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The History Behind Norman Rockwell and the Saturday Evening Post Covers

With his art on cover of the Saturday Evening Post, Norman Rockwell became an American icon. The popularity of his illustrations on the cover helped make the Post the magazine America read.

Norman Rockwell and the Saturday Evening Post both became fixtures in American homes during the early years of the Twentieth Century.

The Saturday Evening Post was published weekly in the United States from August 4, 1821 to February 8, 1969 and monthly afterward. Curtis Publishing Co., its publisher for most of that period, claimed the magazine was founded by Benjamin Franklin. However, the Post's first issue was published more than 30 years after Franklin's death in 1790.

The Post had fallen on hard times by the late Nineteenth Century. The new editor of the Post at that time, George Horace Lorimer, rebuilt the Saturday Evening Post into the premier magazine of its time. Mr Lorimer, as Norman Rockwell called him, took the Post "from a two bit family journal with a circulation in the hundreds to an influential mass magazine with a circulation in the millions." Quoted from My Adventures as an Illustrator.

Although hesitant about approaching the Saturday Evening Post, Norman Rockwell was certain that the cover of the Post was his window of opportunity. He had dreamed for years of having his illustrations on the cover of the Saturday Evening Post. Norman Rockwell put aside his fears in 1916 and took two paintings and three sketches to Philadelphia and Mr. Lorimer's office. Rockwell was so nervous and scared that he almost turned around and headed back to New York when he reached the Post's office building.

To Rockwell's great relief and delight, Mr. Lorimer liked the two paintings and approved the three sketches for future covers for the Saturday Evening Post. Norman Rockwell was paid much more than ever before for his work.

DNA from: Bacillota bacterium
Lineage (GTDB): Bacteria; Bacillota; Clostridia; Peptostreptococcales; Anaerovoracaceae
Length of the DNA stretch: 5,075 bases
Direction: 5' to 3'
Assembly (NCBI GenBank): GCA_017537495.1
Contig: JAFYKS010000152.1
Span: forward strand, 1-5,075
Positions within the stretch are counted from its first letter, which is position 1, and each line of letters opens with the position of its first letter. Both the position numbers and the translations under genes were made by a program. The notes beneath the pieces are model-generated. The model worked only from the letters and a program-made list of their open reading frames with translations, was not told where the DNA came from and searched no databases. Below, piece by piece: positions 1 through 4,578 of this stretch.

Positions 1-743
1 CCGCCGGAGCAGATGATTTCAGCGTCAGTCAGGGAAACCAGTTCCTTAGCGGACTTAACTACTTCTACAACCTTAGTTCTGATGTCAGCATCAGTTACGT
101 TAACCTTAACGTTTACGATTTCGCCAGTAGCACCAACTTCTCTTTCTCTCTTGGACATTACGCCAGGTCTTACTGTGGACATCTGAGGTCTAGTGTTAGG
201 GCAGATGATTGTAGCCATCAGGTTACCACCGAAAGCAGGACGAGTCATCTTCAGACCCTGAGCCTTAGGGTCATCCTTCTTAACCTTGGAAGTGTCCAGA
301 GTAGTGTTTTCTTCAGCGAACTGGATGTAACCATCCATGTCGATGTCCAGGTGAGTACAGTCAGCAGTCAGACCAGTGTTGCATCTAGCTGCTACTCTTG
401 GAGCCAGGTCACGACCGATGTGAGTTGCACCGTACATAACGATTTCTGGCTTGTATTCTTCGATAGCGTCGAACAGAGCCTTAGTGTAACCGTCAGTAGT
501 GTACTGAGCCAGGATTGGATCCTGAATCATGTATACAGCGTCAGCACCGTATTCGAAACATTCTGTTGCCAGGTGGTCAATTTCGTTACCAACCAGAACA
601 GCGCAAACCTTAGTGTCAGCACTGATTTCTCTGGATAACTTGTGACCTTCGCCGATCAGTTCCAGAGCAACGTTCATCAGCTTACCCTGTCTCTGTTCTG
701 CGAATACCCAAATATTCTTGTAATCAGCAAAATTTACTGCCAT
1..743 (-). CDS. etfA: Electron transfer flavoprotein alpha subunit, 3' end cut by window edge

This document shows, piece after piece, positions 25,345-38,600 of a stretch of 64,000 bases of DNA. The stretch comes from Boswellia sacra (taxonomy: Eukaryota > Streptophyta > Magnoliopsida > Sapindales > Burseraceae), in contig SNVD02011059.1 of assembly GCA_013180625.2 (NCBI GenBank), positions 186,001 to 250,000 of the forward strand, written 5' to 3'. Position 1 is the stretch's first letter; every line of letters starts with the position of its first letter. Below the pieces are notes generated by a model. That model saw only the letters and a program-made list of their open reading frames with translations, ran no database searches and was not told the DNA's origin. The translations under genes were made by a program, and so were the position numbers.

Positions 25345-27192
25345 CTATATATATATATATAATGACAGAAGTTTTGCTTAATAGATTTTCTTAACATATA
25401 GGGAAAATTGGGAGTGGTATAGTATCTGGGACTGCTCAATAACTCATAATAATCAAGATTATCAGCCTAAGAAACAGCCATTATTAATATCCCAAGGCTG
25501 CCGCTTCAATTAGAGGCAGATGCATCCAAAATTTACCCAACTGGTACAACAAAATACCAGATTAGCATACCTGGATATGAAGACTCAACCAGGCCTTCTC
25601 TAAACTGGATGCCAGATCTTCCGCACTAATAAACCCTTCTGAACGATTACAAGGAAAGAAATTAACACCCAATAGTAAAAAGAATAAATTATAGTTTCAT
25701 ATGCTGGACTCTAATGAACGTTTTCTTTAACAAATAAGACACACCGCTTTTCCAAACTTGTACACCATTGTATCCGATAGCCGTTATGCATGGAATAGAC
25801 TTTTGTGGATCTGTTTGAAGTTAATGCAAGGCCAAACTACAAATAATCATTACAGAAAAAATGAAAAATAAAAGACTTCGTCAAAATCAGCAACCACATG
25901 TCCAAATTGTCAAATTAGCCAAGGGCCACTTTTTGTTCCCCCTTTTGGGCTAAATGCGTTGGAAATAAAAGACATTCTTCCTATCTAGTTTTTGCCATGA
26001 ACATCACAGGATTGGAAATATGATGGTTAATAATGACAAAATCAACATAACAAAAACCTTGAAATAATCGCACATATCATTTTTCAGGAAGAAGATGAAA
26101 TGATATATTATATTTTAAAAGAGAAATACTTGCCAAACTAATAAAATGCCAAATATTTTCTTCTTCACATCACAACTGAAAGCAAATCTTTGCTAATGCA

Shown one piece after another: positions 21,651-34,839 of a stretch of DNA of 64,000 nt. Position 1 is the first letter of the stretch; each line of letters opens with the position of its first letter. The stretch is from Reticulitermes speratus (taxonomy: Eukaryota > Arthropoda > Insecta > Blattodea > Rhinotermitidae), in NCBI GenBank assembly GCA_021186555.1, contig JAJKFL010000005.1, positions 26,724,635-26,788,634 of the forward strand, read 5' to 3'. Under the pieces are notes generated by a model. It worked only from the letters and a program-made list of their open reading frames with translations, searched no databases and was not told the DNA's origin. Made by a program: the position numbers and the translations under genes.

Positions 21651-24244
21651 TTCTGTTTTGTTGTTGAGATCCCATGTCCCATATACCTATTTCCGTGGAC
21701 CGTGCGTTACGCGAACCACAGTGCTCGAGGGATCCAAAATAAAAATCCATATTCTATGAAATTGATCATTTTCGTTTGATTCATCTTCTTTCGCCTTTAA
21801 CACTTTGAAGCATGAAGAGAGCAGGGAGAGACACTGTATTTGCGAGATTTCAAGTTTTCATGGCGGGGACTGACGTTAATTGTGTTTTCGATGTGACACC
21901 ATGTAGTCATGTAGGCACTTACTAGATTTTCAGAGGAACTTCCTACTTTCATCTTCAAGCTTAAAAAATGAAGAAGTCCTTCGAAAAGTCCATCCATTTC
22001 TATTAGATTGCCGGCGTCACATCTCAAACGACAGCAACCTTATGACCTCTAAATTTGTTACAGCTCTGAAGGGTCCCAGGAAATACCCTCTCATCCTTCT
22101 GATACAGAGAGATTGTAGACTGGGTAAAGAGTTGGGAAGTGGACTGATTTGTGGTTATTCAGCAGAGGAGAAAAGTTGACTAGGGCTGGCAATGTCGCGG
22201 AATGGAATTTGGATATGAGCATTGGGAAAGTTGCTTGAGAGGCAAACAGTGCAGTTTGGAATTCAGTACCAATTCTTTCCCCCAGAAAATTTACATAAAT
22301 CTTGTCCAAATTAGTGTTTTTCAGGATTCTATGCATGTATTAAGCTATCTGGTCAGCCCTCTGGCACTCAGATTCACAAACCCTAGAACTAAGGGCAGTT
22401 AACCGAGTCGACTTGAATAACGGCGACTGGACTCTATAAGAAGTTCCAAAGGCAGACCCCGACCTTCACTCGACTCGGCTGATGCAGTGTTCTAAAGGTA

He was paid $75.00 each for his two paintings. $150.00 in 1916 dollars would be 2628.44 in 2005 dollars. Quite a sum for a virtually unknown 18 year old artist!

Even more important than the immediate payment was the knowledge that he was going to be published on the cover of The Post.

The first Norman Rockwell Saturday Evening Post cover was published May 20, 1916. Entitled Boy with Baby Carriage, it shows 2 boys in baseball uniforms scoffing at another boy dressed in his Sunday suit pushing a baby carriage. One of Norman Rockwell's favorite models, Billy Paine, posed for all three boys.

Boy with Baby Carriage was an instant success, and Norman Rockwell was on his way to becoming a household name.

On June 3, 1916, the second Saturday Evening Post Norman Rockwell cover was published. His second effort featured a kid's circus with one kid in long underwear being the strongman. Another kid in a top hat was the circus barker, extolling the other kids in the painting to see the show. This was the second of the two finished paintings Rockwell originally showed to Mr Lorimer. This second painting is regarded by most as being every bit as good as the first.

The Circus Barker and the Strongman cemented Rockwell's position as the favorite artist at the Post. Next, however, Norman found out that "doing Post covers wasn't all soup and fish." His next idea, which had already been approved, took considerably more work.

At the first presentation, Mr. Lorimer said the old man looked too rough and tramp like. Anxious to continue his success at the Saturday Evening Post, Norman Rockwell dutifully redid the painting. At the second presentation, the old man looked too old. Paint it again. Next, the kid was too small. Paint it again. The painting, Gramps at the Plate, was redone a total of five times.

Mr Lorimer later told Norman that this was his test. Rockwell says in his autobiography, My Adventures as an Illustrator, "I wonder if he knew how near I came to flunking his test."

All in all, more than 300 Norman Rockwell Saturday Evening Post covers were published. Rockwell gained the love and admiration of the average American along the way. From 1916 until 1963, he was a regular weekend visitor in American homes via the Saturday Evening Post.

The last Saturday Evening Post Norman Rockwell cover was in remembrance after his death in 1978. The illustration featured was a portion of his famous Triple Self-Portrait. This cover was published in February 1979 as a tribute to the artist who had done so much for the Post and for whom the Post had done so much. On the cover of The Saturday Evening Post, Norman Rockwell earned his reputation as an artist.

Author: Keith McDonald - More


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